Wednesday, May 7, 2014

Santa Monica Walking Tour

The latest edition of the Santa Monica Seascape, a quarterly newspaper produced by the City of Santa Monica, came with a short walking tour of some of the city's historical downtown buildings. I usually go downtown about once a week, so I thought to myself, why not give the tour a try?

I wasn't disappointed. See below for some of the pictures I took. Note: All historical facts presented in this blog post are taken from the Seascape article. I did none of the research myself.

The tour began at 1440 2nd Street. The Rapp Saloon/Old Town Hall was built in 1875, the year Santa Monica was founded. It's been many things since then.

I love this beautiful little building.

The article states that the building is the city's first designated historical landmark. The youth hostel next door owns the property but this particular building itself appeared empty when I walked past it.

Next up on the tour was 1451 2nd Street, almost across the street from the Rapp Saloon. It's the Hotel Carmel, built in 1928:

Couldn't get the whole building in the shot, especially since a man in
a giant SUV kept driving back and forth in my way.

As you can see, it's still the Hotel Carmel. Apparently it used to be a retreat for Hollywood movie stars. I'd imagine they have swankier places to visit these days, but what do I know?

My next stop was around the corner at 1460 3rd Street. This is the Keller Block, built in 1893. The picture below is just the front of the address side. The building actually takes up the whole corner of 3rd & Broadway, to about halfway down the block between 2nd & 3rd.

This picture does not do the beautiful brickwork justice.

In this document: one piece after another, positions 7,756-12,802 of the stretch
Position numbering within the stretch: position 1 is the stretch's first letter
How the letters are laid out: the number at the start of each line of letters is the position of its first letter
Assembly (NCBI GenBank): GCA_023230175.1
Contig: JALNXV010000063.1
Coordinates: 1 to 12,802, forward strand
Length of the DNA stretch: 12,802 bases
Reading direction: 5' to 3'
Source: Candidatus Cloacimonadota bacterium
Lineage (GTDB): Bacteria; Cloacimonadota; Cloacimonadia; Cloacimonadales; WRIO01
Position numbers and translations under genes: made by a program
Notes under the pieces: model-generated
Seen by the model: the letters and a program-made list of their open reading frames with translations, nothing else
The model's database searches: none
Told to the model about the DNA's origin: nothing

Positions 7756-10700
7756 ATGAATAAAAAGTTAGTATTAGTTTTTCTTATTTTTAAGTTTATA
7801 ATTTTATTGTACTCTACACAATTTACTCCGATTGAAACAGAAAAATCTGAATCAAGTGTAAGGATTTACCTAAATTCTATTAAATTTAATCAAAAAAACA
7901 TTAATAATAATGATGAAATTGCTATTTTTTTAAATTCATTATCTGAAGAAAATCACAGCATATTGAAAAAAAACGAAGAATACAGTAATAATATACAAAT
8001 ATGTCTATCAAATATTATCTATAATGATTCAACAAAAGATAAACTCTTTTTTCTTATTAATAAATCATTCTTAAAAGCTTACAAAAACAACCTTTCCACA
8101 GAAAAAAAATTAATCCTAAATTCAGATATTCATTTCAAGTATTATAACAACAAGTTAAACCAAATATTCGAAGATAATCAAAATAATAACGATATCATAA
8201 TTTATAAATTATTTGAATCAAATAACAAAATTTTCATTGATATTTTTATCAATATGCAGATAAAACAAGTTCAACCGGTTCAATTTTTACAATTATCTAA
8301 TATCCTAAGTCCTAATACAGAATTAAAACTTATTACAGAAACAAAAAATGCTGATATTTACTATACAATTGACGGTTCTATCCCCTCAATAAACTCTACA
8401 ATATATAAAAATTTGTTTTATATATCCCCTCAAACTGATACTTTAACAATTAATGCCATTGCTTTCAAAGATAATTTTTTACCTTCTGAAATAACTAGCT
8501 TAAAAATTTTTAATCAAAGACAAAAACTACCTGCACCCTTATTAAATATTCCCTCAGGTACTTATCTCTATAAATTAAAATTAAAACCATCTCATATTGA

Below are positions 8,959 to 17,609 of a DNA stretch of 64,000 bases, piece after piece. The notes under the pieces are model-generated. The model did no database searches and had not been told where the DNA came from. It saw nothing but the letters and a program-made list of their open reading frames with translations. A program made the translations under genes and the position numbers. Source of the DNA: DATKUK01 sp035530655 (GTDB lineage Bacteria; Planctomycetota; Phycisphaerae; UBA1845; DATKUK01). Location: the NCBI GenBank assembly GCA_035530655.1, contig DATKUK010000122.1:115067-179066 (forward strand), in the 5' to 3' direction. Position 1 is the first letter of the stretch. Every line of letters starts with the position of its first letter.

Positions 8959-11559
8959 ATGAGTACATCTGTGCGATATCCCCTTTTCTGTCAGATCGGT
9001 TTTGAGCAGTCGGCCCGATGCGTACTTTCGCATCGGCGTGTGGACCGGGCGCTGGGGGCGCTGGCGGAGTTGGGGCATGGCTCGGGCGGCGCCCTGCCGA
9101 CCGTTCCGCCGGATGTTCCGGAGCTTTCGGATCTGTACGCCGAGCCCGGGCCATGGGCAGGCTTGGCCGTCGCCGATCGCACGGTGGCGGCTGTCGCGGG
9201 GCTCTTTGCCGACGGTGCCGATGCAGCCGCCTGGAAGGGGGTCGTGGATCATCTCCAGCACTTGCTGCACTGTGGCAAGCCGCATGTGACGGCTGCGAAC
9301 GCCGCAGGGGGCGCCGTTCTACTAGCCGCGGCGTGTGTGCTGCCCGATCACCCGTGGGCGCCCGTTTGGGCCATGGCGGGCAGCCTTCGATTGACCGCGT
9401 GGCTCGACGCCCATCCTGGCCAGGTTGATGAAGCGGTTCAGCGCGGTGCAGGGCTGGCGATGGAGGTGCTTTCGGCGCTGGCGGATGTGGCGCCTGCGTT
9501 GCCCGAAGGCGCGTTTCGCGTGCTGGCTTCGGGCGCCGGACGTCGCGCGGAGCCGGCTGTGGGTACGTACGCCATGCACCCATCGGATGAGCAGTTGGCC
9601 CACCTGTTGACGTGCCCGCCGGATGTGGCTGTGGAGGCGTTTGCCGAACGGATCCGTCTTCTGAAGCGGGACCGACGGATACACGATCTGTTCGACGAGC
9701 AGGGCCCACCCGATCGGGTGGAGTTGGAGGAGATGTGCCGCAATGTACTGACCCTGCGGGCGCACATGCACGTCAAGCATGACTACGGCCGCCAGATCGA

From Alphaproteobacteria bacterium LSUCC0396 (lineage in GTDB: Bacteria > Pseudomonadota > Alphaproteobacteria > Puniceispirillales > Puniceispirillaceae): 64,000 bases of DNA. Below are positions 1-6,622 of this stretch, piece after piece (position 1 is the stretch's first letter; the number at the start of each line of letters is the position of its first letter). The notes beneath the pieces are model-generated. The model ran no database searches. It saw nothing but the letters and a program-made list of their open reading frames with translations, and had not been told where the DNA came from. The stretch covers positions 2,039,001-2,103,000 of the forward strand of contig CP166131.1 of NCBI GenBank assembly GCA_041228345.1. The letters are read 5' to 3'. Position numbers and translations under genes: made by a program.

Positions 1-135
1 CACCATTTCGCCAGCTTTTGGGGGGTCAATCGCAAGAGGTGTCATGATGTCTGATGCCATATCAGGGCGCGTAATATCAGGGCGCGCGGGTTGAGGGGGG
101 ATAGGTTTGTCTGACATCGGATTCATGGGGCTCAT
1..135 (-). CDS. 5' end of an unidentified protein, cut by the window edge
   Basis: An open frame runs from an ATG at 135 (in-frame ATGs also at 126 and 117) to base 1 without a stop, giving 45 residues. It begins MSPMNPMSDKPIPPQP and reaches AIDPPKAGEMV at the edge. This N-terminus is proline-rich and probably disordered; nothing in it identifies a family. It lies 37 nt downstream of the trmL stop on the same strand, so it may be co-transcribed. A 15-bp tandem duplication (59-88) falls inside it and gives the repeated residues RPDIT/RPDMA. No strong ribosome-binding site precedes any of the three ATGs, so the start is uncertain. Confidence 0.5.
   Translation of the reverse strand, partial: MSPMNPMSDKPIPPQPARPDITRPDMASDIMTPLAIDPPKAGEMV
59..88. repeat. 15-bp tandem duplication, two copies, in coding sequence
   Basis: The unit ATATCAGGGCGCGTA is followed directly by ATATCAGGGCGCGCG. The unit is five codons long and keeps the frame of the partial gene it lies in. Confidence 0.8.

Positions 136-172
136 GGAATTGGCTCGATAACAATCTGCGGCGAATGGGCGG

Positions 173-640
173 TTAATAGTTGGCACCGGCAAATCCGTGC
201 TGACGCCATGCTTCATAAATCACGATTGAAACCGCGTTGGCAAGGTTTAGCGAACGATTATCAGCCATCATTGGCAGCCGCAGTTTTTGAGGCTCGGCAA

The architecture style is called Romanesque Revival and it's gorgeous. Currently, the building is mixed-use, with restaurants and shops on the bottom & offices on the top. 

I went up the block and around the corner for the next stop, 1433-37 4th Street. It was built in 1927. I was unable to get a decent wide shot of the building due to both traffic & the beautiful tree out in front, but I did get some close up shots of the sculptural designs & wrought iron work:

View 1 of 1433-37 4th Street.

View 2 of 1433-37 4th Street.

The building is currently home to a couple of retail shops.

Across the street, at 1424 4th Street, is the Central Tower Building, built in 1929. It used to house the city's first general store. Now it's home to shops and, I believe, some offices in the tower.

Wow, the sky looks pretty awesome here.

I love Art Deco architecture!

Around the corner and back down the street a couple of blocks was my next stop: The Bay Cities Guaranty Building, 225 Santa Monica Blvd. It's another lovely Art Deco building built in 1929.

They really knew how to make cool looking
buildings back in the 1920s.

After suffering extensive damage in the Northridge earthquake, the building underwent a $1.6 million seismic retrofit. I neglected to get close enough to see what's in the building now, although I believe that it's office space.

The final stop on my tour was 212-216 Santa Monica Blvd, the Majestic/Mayfair Theater. It was originally built in 1911 and it too suffered extensive damage in the Northridge earthquake.


I happen to know that this building recently underwent renovation because I saw it with my own eyes. It's right next to the public parking structure I like to park in. It no longer appears to be a working theater. 

That concludes my walking tour of downtown Santa Monica. I really enjoyed it. I'm grateful to the Santa Monica Seascape for providing both the impetus & the information. It served as a great reminder to spend more time looking up whenever I'm out and about.


Patricia said...

This is so much fun. I love Art Deco too, and I feel like I haven't seen red brickwork like that in Romanesque Revival styles. Great pictures!

balyien said...

Thanks! Glad you enjoyed them.